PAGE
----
And, boy, does he ever. Sock it to 'em, baby.
WASHINGTON - U.S. Rep. Richard Baker, R-Baton Rouge, issued the following statement today on reports of a "deal" reached in the U.S. Senate for "comprehensive immigration reform":
"News reports indicate that members of the Senate claim to have reached a 'grand bargain' designed to overcome legislative stalemate on illegal immigration. Though I haven't seen the specific bill language yet, from what I can discern from the reports, this bargain shows some deference to overwhelming public opinion in favor of increased border security and tougher enforcement of workplace rules, and stipulates that 'only after' the administration has shown progress on these two problems would a 'path to citizenship' process kick in. But even this promise isn't exactly true, as the proposal would grant unlawful residents some form of legal status immediately.
It is an Orwellian perversion of the rule of law, not to mention a subversion of national sovereignty, to wave away criminal activity by simply declaring that the activity is no longer illegal, and then pronounce that the outcome is 'just and fair.' This line of reasoning would be just plain silly if it wasn't such an outrage, and I suspect the American people won't find it the least bit funny.
If the deal sounds familiar, it should. The last time we had 'comprehensive immigration reform' in 1986, the year before I entered Congress, the American people were likewise told that they would get tougher border and workplace controls in exchange for a 'one-time amnesty' for the nation's illegal immigrants. Well, the illegal immigrants got their amnesty, but the tougher controls never materialized. The result of that deal is the estimated 12 million illegal immigrants currently residing within our borders. These Senate 'bargain makers' must think the American people have a short memory to accept the same deal under the phrase 'path to citizenship,' which is just another way of saying 'amnesty.'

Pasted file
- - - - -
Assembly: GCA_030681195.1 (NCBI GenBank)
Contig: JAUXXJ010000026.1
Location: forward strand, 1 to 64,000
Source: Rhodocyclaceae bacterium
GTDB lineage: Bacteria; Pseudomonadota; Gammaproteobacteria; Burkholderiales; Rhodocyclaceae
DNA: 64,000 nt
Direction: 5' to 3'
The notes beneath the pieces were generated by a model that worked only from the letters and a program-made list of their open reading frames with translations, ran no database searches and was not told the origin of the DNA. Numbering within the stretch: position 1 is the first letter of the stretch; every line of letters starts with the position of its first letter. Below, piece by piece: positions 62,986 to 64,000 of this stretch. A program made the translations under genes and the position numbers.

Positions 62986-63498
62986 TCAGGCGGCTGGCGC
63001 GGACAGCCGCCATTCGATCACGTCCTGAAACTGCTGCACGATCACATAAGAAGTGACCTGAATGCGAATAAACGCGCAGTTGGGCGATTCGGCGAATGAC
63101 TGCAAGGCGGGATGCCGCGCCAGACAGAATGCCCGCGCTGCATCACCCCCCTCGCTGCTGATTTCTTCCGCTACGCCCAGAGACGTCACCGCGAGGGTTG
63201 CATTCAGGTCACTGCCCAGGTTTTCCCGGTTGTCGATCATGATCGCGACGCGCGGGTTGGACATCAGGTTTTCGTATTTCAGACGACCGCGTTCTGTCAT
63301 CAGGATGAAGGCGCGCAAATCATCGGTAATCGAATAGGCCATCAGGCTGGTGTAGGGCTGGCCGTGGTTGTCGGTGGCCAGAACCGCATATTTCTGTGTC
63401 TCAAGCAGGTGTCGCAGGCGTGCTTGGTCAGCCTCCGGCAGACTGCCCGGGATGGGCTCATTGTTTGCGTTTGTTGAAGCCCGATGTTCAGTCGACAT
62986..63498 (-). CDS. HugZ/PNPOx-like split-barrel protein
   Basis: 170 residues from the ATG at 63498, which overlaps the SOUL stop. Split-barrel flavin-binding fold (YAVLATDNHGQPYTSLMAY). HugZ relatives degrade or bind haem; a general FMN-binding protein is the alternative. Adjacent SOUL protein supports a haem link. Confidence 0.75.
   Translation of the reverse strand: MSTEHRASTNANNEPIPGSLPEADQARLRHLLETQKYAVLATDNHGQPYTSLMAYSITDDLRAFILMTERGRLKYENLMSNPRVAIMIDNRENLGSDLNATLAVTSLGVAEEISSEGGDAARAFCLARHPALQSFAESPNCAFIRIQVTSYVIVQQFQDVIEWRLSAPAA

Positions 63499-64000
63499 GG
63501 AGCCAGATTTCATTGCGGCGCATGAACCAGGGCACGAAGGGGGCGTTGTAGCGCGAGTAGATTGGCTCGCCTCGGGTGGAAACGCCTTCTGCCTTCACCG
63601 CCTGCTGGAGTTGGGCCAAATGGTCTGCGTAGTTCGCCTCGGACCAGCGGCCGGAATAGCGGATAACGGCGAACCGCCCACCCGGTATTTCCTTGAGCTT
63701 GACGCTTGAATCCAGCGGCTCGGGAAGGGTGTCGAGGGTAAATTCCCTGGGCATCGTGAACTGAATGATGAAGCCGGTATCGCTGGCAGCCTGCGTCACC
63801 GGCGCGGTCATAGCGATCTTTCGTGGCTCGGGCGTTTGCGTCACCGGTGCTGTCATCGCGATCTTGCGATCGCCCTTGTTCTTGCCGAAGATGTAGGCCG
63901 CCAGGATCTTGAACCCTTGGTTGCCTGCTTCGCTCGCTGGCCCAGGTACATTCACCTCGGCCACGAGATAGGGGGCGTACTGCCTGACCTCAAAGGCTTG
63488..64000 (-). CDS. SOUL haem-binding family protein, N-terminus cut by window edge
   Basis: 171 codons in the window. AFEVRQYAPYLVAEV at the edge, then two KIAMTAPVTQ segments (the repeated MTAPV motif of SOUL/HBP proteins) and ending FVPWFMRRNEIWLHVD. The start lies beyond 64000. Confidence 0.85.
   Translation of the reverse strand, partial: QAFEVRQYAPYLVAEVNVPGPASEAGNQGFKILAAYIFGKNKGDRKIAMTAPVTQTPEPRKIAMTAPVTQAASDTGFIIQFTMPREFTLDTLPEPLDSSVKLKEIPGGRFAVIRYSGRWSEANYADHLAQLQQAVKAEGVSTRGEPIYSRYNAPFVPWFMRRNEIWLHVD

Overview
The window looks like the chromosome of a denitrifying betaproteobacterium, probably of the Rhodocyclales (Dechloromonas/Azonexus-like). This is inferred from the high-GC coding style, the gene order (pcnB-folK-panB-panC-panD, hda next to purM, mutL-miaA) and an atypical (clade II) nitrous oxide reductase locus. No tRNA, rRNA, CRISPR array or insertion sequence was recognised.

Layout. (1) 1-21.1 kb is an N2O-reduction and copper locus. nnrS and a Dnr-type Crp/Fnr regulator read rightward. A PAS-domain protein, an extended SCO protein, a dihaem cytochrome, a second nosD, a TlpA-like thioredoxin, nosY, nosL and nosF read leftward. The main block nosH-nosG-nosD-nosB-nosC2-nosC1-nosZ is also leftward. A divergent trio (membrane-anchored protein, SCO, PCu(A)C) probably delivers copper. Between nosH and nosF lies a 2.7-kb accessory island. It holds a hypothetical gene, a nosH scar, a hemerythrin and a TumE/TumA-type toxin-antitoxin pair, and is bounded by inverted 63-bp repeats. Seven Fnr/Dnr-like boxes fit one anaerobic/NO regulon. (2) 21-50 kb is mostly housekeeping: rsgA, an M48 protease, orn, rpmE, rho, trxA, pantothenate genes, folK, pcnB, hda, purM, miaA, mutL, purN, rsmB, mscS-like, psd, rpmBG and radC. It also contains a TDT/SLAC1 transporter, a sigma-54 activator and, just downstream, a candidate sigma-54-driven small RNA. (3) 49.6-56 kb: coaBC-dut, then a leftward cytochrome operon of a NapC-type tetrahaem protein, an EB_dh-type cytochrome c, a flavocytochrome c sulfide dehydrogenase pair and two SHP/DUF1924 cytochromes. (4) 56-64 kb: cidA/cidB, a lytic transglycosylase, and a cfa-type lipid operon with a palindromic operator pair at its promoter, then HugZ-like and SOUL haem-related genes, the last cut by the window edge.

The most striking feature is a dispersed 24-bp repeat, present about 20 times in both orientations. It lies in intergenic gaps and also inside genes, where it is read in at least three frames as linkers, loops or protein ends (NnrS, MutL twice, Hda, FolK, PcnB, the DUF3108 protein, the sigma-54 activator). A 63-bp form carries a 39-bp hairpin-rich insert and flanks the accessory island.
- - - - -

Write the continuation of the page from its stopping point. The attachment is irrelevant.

I'm not buying it. And I vow to fight this and any other 'deal' that includes amnesty. If the Senators think border control and workplace enforcement are good ideas -- and they are -- then they should leave it at that. The continuing influx of illegal immigrants to this country is problem number one. Closing access and restricting incentive should be job number one, and only.
The point is often overlooked, but there is already a legal method for anyone to immigrate to America. It's time-consuming and requires effort, as it should, but it works. When others ignore or flout the law, they commit an unfair act against those who play by the rules and demean what it means to become an American. Their actions should be punished, not rewarded. This is not to say that I am opposed to immigration. Far from it. I am opposed to those who violate the law to come here.
I am very alarmed about the rising number of illegal immigrants in Louisiana and its effect on our state and local resources. Illegal immigrants have flocked to South Louisiana in search of construction jobs as the state rebuilds after Hurricanes Katrina and Rita, and this surge is weighing down our already-overburdened health care system and law enforcement agencies. It is imperative that action be taken to thwart the flow of illegal immigrants into our country, and I will continue to support measures that do so, and reject so-called 'bargains' that will only make the problem worse."
Hat tip: The Dead Pelican